3

The site upon which the proposed dwelling house is to be constructed was chosen precisely because it is located in a secluded area. The Applicant and his parents are concerned that if the proposed development of the anaerobic digester plant proceeds then this seclusion will be lost. As discussed presently, one of the issues in the proceedings is whether An Bord Pleanála, as competent authority, had proper regard to the impact which the proposed anaerobic digester plant would have on the proposed dwelling house. In particular, there is a dispute as to whether or not An Bord Pleanála properly addressed its mind to the separation distance between the proposed anaerobic digester plant and the proposed dwelling house.

4

The proceedings also raise issues as to whether or not An Bord Pleanála carried out proper screening exercises in respect of the Environmental Impact Assessment Directive, and the Seveso III Directive, respectively.

EARLIER JUDICIAL REVIEW PROCEEDINGS
5

The decision the subject-matter of these judicial review proceedings is the second decision which An Bord Pleanála has made in respect of the proposed anaerobic digester plant. An Bord Pleanála made its first decision on 30 May 2013. The board granted planning permission subject to a number of conditions. This was so notwithstanding that the board's own inspector had recommended that planning permission be refused.

6

One of the two grounds upon which the inspector had recommended refusal reads as follows.

‘1. It is considered that the information submitted during the consideration of the application including the Environmental Report, lacks clarity in relation to the composition and proportions of input feedstock in relation to animal by-product material and other organic material. There is also lack of information on the frequency and volume of removal of digestate. The variation of the feedstock requires a robust plant design and implementation of mitigation and containment measures. The Board is not satisfied, on the basis of the information provided that the proposed development would not be likely to have significant adverse impacts on the environment. The proposed development would thus be contrary to the proper planning and sustainable development of the area.’

7

The inspector's rationale for recommending refusal on this ground is elaborated upon as follows at page 40 of her report of 23 April 2013.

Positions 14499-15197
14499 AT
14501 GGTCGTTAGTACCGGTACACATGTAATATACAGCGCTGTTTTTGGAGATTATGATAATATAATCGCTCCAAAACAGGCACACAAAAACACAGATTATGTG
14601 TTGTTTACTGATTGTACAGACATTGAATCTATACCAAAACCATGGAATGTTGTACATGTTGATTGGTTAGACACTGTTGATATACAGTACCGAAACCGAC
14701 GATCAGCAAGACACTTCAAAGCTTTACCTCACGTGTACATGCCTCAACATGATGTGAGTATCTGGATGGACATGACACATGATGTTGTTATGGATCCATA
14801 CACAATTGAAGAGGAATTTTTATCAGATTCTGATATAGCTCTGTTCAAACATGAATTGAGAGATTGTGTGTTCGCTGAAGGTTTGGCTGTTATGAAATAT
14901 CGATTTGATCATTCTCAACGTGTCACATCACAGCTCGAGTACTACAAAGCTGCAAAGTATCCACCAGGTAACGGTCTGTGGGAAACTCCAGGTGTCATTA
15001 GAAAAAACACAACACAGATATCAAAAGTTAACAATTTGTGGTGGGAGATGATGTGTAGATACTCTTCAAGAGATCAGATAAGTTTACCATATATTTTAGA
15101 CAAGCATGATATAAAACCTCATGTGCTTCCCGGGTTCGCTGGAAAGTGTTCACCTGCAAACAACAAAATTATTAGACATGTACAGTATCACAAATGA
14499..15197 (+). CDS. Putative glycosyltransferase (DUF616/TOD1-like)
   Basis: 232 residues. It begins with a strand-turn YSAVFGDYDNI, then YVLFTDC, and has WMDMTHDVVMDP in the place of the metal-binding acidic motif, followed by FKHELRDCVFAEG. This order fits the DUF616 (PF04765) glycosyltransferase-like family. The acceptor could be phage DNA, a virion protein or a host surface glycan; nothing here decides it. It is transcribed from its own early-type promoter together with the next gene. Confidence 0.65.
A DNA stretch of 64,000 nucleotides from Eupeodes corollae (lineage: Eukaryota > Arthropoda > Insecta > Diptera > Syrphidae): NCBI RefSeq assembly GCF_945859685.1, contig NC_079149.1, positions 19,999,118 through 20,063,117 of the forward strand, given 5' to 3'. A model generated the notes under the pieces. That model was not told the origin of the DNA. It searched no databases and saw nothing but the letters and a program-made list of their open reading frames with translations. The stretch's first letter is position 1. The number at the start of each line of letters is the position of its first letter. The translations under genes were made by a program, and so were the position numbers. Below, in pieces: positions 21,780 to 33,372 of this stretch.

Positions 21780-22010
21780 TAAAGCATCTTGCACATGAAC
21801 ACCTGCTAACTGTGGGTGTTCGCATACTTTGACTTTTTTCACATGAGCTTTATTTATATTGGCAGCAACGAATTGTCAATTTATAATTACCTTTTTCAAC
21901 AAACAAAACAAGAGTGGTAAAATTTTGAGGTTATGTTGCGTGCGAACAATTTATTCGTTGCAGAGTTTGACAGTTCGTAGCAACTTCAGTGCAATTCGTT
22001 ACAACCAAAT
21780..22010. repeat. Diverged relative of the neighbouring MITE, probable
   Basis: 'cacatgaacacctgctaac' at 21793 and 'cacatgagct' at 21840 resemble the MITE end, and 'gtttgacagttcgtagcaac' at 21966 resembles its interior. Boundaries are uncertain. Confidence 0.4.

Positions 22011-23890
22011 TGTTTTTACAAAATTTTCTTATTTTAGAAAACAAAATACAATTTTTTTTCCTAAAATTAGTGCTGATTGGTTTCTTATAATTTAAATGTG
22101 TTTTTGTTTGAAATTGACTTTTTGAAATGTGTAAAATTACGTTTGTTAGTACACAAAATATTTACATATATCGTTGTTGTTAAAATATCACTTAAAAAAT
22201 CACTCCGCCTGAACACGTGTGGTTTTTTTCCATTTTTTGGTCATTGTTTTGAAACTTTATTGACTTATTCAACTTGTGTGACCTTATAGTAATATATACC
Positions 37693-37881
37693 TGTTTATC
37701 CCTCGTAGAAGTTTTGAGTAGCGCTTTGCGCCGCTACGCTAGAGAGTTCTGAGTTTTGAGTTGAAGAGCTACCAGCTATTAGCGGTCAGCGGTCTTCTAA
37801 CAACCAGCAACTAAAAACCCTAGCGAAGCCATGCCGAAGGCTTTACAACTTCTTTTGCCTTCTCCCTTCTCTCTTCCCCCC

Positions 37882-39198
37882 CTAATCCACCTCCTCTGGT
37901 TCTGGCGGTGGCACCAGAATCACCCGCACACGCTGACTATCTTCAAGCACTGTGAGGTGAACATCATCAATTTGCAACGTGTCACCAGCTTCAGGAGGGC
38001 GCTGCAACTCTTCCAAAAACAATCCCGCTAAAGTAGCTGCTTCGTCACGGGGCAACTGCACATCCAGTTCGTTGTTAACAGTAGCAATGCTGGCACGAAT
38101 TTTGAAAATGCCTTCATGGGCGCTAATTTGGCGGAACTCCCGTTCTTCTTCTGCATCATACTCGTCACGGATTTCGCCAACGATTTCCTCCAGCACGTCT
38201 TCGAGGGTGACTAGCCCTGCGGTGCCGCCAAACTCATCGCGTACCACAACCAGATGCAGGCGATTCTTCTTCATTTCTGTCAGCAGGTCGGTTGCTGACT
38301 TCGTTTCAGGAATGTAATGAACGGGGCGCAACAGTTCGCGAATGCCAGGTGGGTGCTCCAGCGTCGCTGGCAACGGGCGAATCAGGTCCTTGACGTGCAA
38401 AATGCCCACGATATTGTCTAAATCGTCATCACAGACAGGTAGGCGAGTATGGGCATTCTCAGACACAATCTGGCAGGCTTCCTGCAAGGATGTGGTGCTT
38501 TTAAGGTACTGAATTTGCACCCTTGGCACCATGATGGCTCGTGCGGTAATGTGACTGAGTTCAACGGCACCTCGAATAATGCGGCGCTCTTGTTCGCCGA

‘I consider that the applicant was given every opportunity to demonstrate that potential impacts of the proposed development would not be detrimental to the proper planning and sustainable development of the area. There are issues of clarity in relation to the composition and proportions of input feedstock in relation to animal by-product material, energy crops and other organic material. There is lack of information on the frequency and volume of removal of digestate. The variation of the feedstock requires a robust plant design and implementation of mitigation and containment measures. Potential emissions should not necessitate a potential significant adverse impact on the existing adjacent equine businesses and residential dwellings. I agree with the planning authority that given lack of information in respect of origin of all material and type / composition of the material, volume and frequency of the input and removal of digestate in particular solid waste and the lack of cohesiveness between the written submission and the drawings it is considered that the proposed development could be prejudicial to public health.’

8

The board, in its decision, explained its rationale for not accepting the inspector's recommendation to refuse planning permission as follows.

‘In deciding not to accept the Inspector's recommendation to refuse permission, the Board had regard to EU, National, and County policies on waste management and sustainable energy, and considered that the proposed development was an appropriate form of development in an agricultural area, utilising primarily locally generated agricultural wastes. The Board was satisfied that the level of information on the composition and proportions of feedstock was generally clear, and that any residual concerns could be appropriately addressed by means of condition. The Board was also satisfied that adequate information was available on file in relation to volumes of digestate arising and provision for digestate storage prior to landspreading. The Board also noted that the proposed development would be subject to a waste permit.

Furthermore, the Board had regard to the locational requirement for the proposed development to be in a rural area, close to feedstock sources and landspreading areas. The...